Chile Immigration Up on Influx From Andean Neighbors

Immigration into Chile leaped 24 percent last year as Latin America’s wealthiest country attracted workers from countries such as Peru, Colombia and Spain, easing pressure on wages as the jobless rate fell.

The number of people obtaining temporary or permanent residency rose to 158,128 in 2013 from 127,362 the year before, according to a report by the Immigration Department. Peruvians accounted for 57,818 of the new arrivals, while Colombians represented 30,137 and Spaniards 5,739, almost double the year before. Immigration has more than doubled from 60,280 in 2006.

The influx of foreigners accounted for much of the 183,240 increase in the workforce last year, helping to keep wage growth to 5.5 percent over the 12 months, said Hermann Gonzalez, an economist in the local unit of Spain’s Banco Bilbao Vizcaya Argentaria SA. The government is setting up a commission to coordinate immigration policies as the numbers soar, the Ministry of the Interior said this month.

“Immigration contributed to economic growth until last year, when there was a high demand for workers,” Gonzalez said by phone yesterday. “They helped stop wage increases, which could have been higher without them.”

The annual inflation rate fell to a low of 0.9 percent in May of last year, even after the economy expanded 4.9 percent in the first quarter from the year earlier. Inflation accelerated to 4.7 percent in May as the central bank cut interest rates and the peso weakened.

Jobless Threat

With economic growth now slowing, immigration may feed into rising unemployment, especially in the construction and retail industries, Gonzalez said.

Unemployment fell to a low of 5.7 percent in the second half of last year from 9.7 percent at the end of 2009, before climbing to 6.3 percent in the three months through May. The jobless rate rose as economic growth slowed to 2.6 percent in the first quarter.

Central bank President Rodrigo Vergara said on June 4 that even if there is no significant deterioration in the labor market yet, unemployment is likely to rise in the next few quarters.

While immigration has been dominated by Peru in the past decade, Bolivians and Colombians are now playing a larger role. Chile is also attracting more people from the developed world, such as the U.S., with 3,756 people last year, and Spain.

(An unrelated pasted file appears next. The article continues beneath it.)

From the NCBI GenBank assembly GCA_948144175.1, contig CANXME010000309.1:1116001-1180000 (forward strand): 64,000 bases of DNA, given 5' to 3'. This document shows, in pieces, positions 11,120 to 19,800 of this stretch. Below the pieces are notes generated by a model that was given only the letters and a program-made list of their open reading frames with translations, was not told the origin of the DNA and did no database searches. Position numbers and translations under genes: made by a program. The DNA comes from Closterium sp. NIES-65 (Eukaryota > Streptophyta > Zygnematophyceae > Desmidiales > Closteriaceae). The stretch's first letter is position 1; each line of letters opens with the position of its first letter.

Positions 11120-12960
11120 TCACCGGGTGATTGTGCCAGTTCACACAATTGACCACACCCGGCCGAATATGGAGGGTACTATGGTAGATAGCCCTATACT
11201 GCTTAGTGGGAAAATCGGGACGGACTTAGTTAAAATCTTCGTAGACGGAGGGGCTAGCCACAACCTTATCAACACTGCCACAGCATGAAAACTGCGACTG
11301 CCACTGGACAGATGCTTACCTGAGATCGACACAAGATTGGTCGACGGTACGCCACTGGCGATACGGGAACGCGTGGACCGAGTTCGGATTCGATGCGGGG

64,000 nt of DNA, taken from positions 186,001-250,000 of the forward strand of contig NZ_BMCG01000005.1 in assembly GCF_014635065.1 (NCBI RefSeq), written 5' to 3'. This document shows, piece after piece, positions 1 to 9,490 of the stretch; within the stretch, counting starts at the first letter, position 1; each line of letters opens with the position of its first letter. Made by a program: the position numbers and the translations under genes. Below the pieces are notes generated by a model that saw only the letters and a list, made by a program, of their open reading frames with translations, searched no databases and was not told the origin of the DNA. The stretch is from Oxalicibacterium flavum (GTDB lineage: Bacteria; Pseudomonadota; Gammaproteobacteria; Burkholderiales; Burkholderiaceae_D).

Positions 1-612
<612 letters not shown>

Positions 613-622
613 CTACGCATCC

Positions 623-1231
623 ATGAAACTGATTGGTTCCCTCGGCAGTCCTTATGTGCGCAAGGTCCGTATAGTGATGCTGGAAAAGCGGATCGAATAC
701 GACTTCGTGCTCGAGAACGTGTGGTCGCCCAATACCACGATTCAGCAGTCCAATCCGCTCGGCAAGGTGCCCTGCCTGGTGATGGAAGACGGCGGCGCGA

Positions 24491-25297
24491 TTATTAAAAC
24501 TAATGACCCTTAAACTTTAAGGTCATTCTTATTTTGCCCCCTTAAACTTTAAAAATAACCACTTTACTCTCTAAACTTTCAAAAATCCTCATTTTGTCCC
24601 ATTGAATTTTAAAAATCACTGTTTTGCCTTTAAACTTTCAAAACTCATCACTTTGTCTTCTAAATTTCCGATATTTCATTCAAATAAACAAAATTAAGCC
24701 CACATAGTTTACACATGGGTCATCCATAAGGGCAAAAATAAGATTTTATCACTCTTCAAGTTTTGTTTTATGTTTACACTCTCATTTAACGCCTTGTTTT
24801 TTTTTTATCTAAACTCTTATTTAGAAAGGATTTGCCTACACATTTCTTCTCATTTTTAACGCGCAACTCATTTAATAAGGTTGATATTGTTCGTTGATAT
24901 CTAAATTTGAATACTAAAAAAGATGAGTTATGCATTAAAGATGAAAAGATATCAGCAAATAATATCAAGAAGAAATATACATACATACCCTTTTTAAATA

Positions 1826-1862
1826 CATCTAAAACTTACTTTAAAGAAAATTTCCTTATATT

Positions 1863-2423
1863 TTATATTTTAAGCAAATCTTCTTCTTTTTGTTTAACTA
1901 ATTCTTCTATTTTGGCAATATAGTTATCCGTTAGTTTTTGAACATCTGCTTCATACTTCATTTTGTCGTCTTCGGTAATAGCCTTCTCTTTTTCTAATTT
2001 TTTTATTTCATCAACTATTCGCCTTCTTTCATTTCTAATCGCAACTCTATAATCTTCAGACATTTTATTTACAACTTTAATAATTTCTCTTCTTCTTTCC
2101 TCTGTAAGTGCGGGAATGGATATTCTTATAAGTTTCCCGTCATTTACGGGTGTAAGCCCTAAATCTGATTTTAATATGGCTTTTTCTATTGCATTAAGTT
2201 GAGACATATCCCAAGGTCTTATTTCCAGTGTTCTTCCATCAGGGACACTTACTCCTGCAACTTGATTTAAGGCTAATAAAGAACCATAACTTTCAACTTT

The exact impact on the workforce is hard to gauge, as there are no figures in the report on how many of the immigrants are dependents. Students are not a significant share, according to the report.

Wealth Appeal

Chile is attracting immigrants after becoming Latin America’s wealthiest nation, with an income per capita, based on purchasing power parity, of $19,887, according to the International Monetary Fund. That compares with $11,735 in Peru and $11,730 in Colombia.

The Latin American nation is also attracting immigration from southern Europe, which has been mired in economic recession.

Inigo Martinez-Etayo says he didn´t think twice before moving to Santiago in 2011 as Spain’s unemployment rate rose to over 22 percent that year, even though he didn’t have a job lined up.

“I got a call from a Spanish friend in Chile on a Monday and I was in Chile by Thursday with only two suitcases and 2,000 euros in cash,” Martinez-Etayo said by phone from Santiago.

He became brand manager at a division of Cencosud SA (CENCOSUD), Chile´s largest retail company by sales, bought a house and says he has no plans to return to Europe. Many of his friends have followed. He is now a senior consultant at Page Personnel.

The jump in immigration comes as Chile’s population growth slows, compared with its Latin American neighbors. The country had a birthrate per 1,000 people of 14.1 in 2012, according to the World Health Organization, compared with 20 in Peru, 19.1 in Colombia and 16.9 in Argentina.

(A previouis version of this story was corrected to give the full surname of Inigo Martinez-Etayo.)

To contact the reporter on this story: Javiera Quiroga in Santiago at jquiroga5@bloomberg.net

To contact the editors responsible for this story: Andre Soliani at asoliani@bloomberg.net Philip Sanders

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